Well I hope this helps. The stuff I promised on Drop Hitting is below, and please feel free to contact me through the website at any time. Take care and good luck.
Lt Col Al
How Do You Drop?
Simply put, Dropping Energy refers to a spasmodic lowering of the entire body weight into a current or new root. Whatever your body weight is, it becomes a formidable weapon when you get it moving all at once in accordance with gravity. The sensation of dropping is similar to having your legs kicked out from under you, stumbling off a curb, or falling asleep at the wheel of your car and then jerking awake. It resembles the effect when you sneeze and your whole body spasms and drops. The energy is explosive but involuntary. You want to be able to control it at will, directing it to any weapon. When fueled by your fear and permitted to flow by relaxation, the damage dished out by dropping can be substantial.
Dropping consists of two parts that happen simultaneously:
1. Stand with your knees slightly bent then try to bend them more so quickly that for a split second your whole body becomes weightless, so that a slip of paper could actually be inserted between your feet and the ground. Most beginners make the mistake of actually jumping up first, which entirely misses the point.
2. Halt the drop with a snap to start the shock wave of energy. You don't want to drop more than a couple of inches at most. Think of it as snapping a wet dish towel or cracking a whip; you're essentially trying to "catch the bounce" your body makes as it's stopped. Your momentum bounces off the floor through your feet and back up your body to be channeled into whatever weapon you're using.
You can drop into one or both legs or from leg to leg.
Seven Step Drop Program 
Here's a series of progressive exercises that you can practice on your own. Please note: In order to develop the ability to drop on your strikes the most important thing you must develop is your balance. Without balance you can do nothing, for you need to be able to "catch" and control your body as you strike, since the power emanates from your root through your center of gravity. As you drop you must land with your foot flat with your center of gravity rooted over the foot you drop on. STEP ONE - stand with your hands out in front of your arms, shoulder height and slightly bent with your wrists relaxed. This position looks exactly like the first move in the Tai Chi form. As you drop and catch yourself, perform a palm heel strike, focusing on timing your strike with your drop. Your arms should feel the contraction of the muscles with the hands "snapping" into the palm heel strike. Your hands should strike outward in front of you with no more than three to four inches of movement.
Start off slow, focusing on developing the timing and then gradually pick up the speed.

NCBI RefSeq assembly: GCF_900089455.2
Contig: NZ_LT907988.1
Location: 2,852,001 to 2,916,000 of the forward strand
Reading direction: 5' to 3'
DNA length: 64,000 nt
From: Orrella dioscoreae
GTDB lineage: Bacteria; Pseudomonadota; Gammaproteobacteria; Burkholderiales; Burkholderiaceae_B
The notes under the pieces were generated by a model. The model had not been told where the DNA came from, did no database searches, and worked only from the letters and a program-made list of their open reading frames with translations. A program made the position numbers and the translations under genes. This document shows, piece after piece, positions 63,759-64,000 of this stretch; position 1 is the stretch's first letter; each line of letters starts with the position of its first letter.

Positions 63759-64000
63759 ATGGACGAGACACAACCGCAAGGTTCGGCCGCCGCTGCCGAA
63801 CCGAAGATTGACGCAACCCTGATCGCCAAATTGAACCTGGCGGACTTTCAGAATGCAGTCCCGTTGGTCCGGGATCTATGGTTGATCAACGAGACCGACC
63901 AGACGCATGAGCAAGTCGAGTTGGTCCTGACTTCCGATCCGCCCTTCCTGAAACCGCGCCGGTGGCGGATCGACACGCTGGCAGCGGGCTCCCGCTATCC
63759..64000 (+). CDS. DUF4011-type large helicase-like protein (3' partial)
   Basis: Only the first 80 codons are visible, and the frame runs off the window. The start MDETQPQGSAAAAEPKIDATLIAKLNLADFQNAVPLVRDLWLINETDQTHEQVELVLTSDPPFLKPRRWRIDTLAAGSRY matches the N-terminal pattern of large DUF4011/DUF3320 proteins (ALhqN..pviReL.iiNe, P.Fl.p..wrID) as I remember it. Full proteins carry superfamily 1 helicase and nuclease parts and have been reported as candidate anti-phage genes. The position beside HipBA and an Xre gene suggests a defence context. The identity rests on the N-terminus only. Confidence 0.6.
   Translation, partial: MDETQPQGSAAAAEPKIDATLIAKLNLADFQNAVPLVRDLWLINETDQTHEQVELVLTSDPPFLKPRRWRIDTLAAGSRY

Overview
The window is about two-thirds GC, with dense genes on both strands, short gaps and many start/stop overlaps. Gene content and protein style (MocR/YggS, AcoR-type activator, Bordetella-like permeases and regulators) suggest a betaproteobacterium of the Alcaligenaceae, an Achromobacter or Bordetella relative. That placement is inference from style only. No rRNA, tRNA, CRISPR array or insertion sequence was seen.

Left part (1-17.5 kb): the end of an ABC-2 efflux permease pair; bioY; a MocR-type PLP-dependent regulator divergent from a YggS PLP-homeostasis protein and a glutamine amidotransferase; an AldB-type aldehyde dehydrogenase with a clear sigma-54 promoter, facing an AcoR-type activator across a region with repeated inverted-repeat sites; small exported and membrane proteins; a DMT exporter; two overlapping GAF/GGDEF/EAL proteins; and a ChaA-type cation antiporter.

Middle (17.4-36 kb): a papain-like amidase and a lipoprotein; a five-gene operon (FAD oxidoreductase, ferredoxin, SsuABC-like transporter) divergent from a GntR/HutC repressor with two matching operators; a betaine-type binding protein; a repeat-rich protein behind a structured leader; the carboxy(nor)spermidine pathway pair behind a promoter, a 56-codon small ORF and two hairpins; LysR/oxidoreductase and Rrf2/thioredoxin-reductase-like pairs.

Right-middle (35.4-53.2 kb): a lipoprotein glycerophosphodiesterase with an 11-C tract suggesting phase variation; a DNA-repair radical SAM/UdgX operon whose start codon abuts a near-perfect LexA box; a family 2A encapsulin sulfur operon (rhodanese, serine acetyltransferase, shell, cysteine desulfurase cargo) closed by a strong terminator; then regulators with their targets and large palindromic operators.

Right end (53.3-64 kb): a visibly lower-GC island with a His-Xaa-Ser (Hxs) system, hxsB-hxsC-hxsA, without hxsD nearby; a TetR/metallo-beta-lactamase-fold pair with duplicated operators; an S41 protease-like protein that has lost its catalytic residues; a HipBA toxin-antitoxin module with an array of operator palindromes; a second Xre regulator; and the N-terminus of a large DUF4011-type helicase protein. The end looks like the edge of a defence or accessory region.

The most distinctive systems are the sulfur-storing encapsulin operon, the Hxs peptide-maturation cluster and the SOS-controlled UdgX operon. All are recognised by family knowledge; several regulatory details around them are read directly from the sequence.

Resist the temptation to "launch" with your legs by jumping up in the air first. This is a common mistake and will not add one iota of power to your strikes.
Upon dropping, ensure that all motion in your body ceases and hold your position for two full seconds. You should feel yourself rooting to the ground with each drop, knees bent, ensuring that you do not hop forward or lean in any one direction dropping straight down. This will ensure that as you strike you are able to do so with maximum contraction of the muscles and balance. Make sure as you recover before your next drop that as you return to the original position, you are totally "relaxed" between each drop.
Repeat this over and over for two minutes or until the point of fatigue.
STEP TWO - repeating all of the steps in step one, upon dropping, ensure that all motion in your body ceases and hold your position for one full second. In doing so you will now begin to cut down on the amount of time it takes between your strikes while ensuring that as you strike you are able to do so with maximum contraction and balance.
Repeat this over and over for one minute or until the point of fatigue.
STEP THREE - upon dropping, ensure that all motion in your body ceases and hold your position for one half a second cutting down even more on the amount of time it takes between your strikes to gather yourself, again focusing on striking with maximum contraction and balance.
STEP FOUR - stand with your hands out in front of your arms, shoulder height and slightly bent with your wrists relaxed. As you drop and catch yourself perform a side chop or "shuto" strike focusing on timing your strike with your drop. Your arms should feel the contraction of the muscles with the hands "snapping" into the strike. Again your hands should strike outward in front of you with no more that three to four inches of movement.
Ensure that the hands are already in the proper position to make the strike work as if you were striking for real, focusing on hitting with the side of the hand, not the fingers. Now, you want to drop and strike as fast as you can, making sure you remain balanced as you strike and relaxed in between strikes.
Again do not lean forward or hop as you strike. Make sure that you are striking as you catch yourself when dropping.
STEP FIVE - repeat step four only now, drop on one leg, alternating the feet, and begin to develop the dropping on one leg. Do not lean forward or to the side and do not hop as you strike. Make sure that you are striking as you catch yourself when dropping, ensuring that your center of gravity is directly over the rooted leg. Once you gain proficiency at this, begin dropping employing various strikes hitting within your sphere of influence with every possible weapon you can imagine.